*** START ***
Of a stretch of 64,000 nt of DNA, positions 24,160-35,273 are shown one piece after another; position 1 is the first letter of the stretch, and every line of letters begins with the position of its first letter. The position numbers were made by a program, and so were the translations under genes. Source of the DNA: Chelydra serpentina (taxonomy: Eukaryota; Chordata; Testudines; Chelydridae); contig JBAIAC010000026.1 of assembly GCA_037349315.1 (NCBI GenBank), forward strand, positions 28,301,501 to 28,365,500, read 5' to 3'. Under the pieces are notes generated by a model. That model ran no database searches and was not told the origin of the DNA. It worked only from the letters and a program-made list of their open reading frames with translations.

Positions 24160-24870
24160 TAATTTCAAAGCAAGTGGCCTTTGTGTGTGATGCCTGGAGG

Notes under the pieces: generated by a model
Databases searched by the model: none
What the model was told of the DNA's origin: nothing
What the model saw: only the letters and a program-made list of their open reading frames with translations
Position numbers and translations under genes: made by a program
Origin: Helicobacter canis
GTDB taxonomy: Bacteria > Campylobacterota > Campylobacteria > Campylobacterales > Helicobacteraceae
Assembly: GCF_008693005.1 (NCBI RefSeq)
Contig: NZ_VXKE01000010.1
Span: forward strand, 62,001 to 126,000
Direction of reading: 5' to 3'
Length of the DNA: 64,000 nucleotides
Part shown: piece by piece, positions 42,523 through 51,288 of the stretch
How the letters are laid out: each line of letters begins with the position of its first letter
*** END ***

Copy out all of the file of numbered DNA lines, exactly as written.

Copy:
Of a stretch of 64,000 nt of DNA, positions 24,160-35,273 are shown one piece after another; position 1 is the first letter of the stretch, and every line of letters begins with the position of its first letter. The position numbers were made by a program, and so were the translations under genes. Source of the DNA: Chelydra serpentina (taxonomy: Eukaryota; Chordata; Testudines; Chelydridae); contig JBAIAC010000026.1 of assembly GCA_037349315.1 (NCBI GenBank), forward strand, positions 28,301,501 to 28,365,500, read 5' to 3'. Under the pieces are notes generated by a model. That model ran no database searches and was not told the origin of the DNA. It worked only from the letters and a program-made list of their open reading frames with translations.

Positions 24160-24870
24160 TAATTTCAAAGCAAGTGGCCTTTGTGTGTGATGCCTGGAGG

Notes under the pieces: generated by a model
Databases searched by the model: none
What the model was told of the DNA's origin: nothing
What the model saw: only the letters and a program-made list of their open reading frames with translations
Position numbers and translations under genes: made by a program
Origin: Helicobacter canis
GTDB taxonomy: Bacteria > Campylobacterota > Campylobacteria > Campylobacterales > Helicobacteraceae
Assembly: GCF_008693005.1 (NCBI RefSeq)
Contig: NZ_VXKE01000010.1
Span: forward strand, 62,001 to 126,000
Direction of reading: 5' to 3'
Length of the DNA: 64,000 nucleotides
Part shown: piece by piece, positions 42,523 through 51,288 of the stretch
How the letters are laid out: each line of letters begins with the position of its first letter